Regulation of such inflammatory cytokines may in part be through the expression of two interacting proteins, the arrestin protein, ARRB2, and IκB in monocytes. In a renal transplant model, monocytes accumulate in large numbers in the vasculature of rejecting allografts compared to isografts (Grau et al. 2001). In these monocytes, decreased expression of ARRB2 and IκB as measured by immunoblotting was associated with increased NFκB signaling and downstream expression of IL-1β and TNF-α (Zakrzewicz et al. 2011).

Monocytes may further contribute to inflammation through the recruitment of neutrophils, which are known to be important mediators of tissue injury during inflammation. Early in vitro studies showed that hypoxic conditions associated with ischemia reperfusion injury caused monocytes to express neutrophil chemoattractants (Metinko et al. 1992). Recent intravital two-photon microscopy studies performed in our laboratory uncovered a role for monocytes in the recruitment of neutrophils into reperfused lung grafts (Kreisel et al. 2010). Injection of clodronate liposomes, which deplete blood-borne phagocytic cells including monocytes, resulted in the inability of neutrophils to traffic into the ischemic lung tissue despite being capable of adhering to the endothelium. This indicates that monocytes regulate the transendothelial migration of neutrophils into sites of sterile inflammation. Furthermore, neutrophils frequently co-localized with monocytes in the transplanted lung tissue raising the possibility that monocytes provide chemotactic cues to neutrophils following their extravasation.

However, monocyte function is not always pro-inflammatory. Activated intravascular monocytes within transplanted renal grafts during rejection may also play a role in dampening inflammation through expression of nonneuronal acetylcholine, which can attenuate ATP-mediated signaling in autocrine or paracrine fashion (Hecker et al. 2009). During spinal cord injury, monocytes can have a protective role regulating the resolution of scar tissue. These cells are converted into “resolving/regulatory” macrophages expressing both IL-10 and MMP-13 (Shechter et al. 2009, 2011). Expression of IL-10 by monocytes led to an overall anti-inflammatory state that limited lesion size and prevented resident microglial cell activation (Shechter et al. 2009). Monocytes in spinal cord injury also regulate scar resolution by secreting MMP-13 in response to chondroitin sulfate proteoglycan, a component of the glial scar matrix (Shechter et al. 2011).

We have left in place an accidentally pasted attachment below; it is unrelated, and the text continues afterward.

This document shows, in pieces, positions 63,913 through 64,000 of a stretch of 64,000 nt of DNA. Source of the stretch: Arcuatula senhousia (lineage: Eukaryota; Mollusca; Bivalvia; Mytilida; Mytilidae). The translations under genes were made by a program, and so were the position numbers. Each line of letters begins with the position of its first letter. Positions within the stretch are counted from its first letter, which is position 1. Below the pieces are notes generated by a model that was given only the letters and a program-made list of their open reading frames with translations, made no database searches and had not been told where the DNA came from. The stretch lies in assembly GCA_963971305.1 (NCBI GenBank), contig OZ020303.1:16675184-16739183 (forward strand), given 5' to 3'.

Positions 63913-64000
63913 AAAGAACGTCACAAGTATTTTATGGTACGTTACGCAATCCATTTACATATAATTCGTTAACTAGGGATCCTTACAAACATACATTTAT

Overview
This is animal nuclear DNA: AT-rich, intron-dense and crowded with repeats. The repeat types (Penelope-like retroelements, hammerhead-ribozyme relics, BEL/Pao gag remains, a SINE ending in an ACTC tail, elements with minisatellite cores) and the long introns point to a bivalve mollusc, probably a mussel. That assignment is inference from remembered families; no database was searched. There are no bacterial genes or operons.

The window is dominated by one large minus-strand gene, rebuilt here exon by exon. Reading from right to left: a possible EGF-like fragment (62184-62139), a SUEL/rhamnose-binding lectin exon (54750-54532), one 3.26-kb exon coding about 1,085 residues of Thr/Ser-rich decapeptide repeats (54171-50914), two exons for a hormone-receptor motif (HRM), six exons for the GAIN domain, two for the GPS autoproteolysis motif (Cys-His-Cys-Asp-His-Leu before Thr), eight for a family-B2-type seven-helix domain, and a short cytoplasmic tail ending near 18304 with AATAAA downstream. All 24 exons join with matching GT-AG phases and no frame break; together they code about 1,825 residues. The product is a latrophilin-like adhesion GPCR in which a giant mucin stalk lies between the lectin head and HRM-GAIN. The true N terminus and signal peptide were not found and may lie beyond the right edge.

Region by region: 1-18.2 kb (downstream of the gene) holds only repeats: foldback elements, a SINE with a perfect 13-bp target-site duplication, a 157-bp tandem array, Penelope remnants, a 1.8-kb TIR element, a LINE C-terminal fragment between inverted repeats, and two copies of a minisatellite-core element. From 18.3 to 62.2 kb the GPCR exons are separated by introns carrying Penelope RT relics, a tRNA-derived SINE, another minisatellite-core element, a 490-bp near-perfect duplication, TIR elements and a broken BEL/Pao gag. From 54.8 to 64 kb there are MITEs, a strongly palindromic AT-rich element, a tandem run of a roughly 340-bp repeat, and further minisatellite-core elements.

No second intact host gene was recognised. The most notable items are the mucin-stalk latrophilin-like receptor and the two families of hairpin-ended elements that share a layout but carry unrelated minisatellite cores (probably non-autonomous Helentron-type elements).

Nahrendorf et al. (2007) investigated the role of both classical and nonclassical monocytes in response to myocardial infarction. After cardiac injury, these two subsets were recruited to the tissue in two waves: an initial phase, during which classical monocytes were primarily recruited and a secondary phase during which nonclassical monocytes predominated. During the first phase, Ly6ChiCCR2hi monocytes exhibited high proteinase activity (presumably to break down the extracellular matrix) as well as pro-inflammatory TNF-α. Ly6CloCX3CR1hi monocytes, however, were more important in healing, expressing vascular endothelial growth factor and other pro-angiogenic factors (Nahrendorf et al. 2007).

Monocyte Effect on Outcome of Disease During Sterile Inflammation

For the majority of examples of sterile inflammation, monocytes have been shown to be detrimental to the outcome of disease. In cases of cerebral ischemia (Dimitrijevic et al. 2007), bronchiolitis obliterans syndrome associated with tracheal transplantation (Belperio et al. 2001) and atherosclerosis (Boring et al. 1998), absence or disruption of the CCR2–CCL2 axis was associated with improved outcomes. A recent patient study investigating pancreatic cancer demonstrated that higher monocyte abundance in the blood was correlated with decreased survival over a 5-year period. These monocytes infiltrated the tumors where they presumably became tumor-associated macrophages (TAM) capable of suppressing infiltrating CD8+ T cells. In the same study, a mouse model of pancreatic cancer showed that treatment with a CCR2 inhibitor promoted antitumor immunity associated with a decrease in TAMs and concomitant increase in tumor-infiltrating effector T cells (Sanford et al. 2013).